Competing interests

The authors declare that they have no competing interests.

Consent for publication

Not applicable.

Ethics approval and consent to participate

This study was carried out in accordance with the Declaration of Helsinki for experiments involving humans and was approved by the Hospital’s Domain Specific Review Board. All adult subjects gave consent for their participation and for neonates, informed consent was sought from either of their parents.

Open AccessThis article is distributed under the terms of the Creative Commons Attribution 4.0 International License (http://creativecommons.org/licenses/by/4.0/), which permits unrestricted use, distribution, and reproduction in any medium, provided you give appropriate credit to the original author(s) and the source, provide a link to the Creative Commons license, and indicate if changes were made. The Creative Commons Public Domain Dedication waiver (http://creativecommons.org/publicdomain/zero/1.0/) applies to the data made available in this article, unless otherwise stated.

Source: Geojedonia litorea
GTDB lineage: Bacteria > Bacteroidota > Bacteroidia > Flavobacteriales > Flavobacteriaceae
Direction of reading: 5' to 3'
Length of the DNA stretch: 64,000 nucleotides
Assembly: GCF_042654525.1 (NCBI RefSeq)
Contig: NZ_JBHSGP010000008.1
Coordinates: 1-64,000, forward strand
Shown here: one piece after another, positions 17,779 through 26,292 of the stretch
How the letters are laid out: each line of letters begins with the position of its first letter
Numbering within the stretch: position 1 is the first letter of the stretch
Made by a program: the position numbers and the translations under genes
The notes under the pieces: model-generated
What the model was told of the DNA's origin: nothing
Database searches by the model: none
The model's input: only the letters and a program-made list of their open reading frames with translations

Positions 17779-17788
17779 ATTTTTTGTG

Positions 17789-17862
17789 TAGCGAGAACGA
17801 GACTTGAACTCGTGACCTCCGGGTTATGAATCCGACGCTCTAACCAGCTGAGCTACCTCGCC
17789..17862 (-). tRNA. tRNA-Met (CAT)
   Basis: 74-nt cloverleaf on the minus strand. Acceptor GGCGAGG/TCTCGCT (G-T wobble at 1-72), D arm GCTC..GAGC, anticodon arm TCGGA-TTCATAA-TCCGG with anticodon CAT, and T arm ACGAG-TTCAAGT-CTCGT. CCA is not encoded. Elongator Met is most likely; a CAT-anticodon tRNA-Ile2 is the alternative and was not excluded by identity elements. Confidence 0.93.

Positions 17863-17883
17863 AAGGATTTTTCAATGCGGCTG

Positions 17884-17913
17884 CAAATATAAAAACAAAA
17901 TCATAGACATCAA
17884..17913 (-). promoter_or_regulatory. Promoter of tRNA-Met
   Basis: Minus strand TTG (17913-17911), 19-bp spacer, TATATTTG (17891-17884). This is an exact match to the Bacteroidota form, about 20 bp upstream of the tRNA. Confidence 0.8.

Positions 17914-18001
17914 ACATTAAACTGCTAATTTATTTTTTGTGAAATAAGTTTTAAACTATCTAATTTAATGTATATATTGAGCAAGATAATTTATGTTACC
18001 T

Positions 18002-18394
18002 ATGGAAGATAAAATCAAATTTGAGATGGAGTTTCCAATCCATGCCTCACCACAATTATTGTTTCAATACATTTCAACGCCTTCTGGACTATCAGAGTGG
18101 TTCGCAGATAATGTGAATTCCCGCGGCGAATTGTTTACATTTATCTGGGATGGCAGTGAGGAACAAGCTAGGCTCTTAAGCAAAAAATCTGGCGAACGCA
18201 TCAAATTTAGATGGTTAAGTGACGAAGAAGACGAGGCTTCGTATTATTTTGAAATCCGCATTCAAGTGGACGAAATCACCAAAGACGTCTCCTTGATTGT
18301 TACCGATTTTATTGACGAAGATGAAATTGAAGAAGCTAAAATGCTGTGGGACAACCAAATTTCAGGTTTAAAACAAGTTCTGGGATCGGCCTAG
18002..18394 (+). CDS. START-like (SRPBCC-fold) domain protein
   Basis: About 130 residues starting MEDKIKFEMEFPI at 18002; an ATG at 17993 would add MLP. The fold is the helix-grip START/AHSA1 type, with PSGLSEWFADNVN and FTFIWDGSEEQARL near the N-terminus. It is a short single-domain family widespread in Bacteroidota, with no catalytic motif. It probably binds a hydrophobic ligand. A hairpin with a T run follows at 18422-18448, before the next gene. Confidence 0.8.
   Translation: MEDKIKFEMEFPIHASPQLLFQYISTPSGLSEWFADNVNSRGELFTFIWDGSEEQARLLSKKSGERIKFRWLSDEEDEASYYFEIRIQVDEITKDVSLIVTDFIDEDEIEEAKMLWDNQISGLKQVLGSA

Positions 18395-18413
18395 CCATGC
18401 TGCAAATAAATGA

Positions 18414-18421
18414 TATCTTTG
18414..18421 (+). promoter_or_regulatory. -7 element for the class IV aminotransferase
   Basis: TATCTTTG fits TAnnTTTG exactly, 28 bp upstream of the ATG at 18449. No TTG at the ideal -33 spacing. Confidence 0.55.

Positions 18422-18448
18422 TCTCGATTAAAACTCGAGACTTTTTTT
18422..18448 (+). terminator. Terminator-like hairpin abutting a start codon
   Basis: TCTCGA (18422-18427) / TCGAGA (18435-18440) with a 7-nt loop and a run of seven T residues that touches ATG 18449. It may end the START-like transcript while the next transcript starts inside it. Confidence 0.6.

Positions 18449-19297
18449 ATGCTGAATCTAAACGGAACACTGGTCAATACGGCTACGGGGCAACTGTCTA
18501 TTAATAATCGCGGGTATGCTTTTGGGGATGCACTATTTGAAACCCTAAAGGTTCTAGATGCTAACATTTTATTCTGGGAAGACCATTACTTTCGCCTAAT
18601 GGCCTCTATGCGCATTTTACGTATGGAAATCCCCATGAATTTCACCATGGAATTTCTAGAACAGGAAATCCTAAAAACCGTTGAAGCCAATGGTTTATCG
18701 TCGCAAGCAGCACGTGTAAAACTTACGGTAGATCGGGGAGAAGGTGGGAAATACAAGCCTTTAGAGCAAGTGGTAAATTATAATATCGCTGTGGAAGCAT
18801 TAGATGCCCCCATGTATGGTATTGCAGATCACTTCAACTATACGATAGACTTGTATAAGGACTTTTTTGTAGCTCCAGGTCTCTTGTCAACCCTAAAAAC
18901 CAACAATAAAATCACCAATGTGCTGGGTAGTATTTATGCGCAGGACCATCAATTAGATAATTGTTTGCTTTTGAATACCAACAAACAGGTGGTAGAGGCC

Authors’ Affiliations

(1)
Department of Paediatrics, Yong Loo Lin School of Medicine, National University of Singapore
(2)
Khoo Teck Puat - National University Children’s Medical Institute, National University Health System
(3)
Genome Institute of Singapore, Agency for Science, Technology and Research
(4)
School of Public Health and Community Medicine, Hebrew University of Jerusalem

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© The Author(s). 2017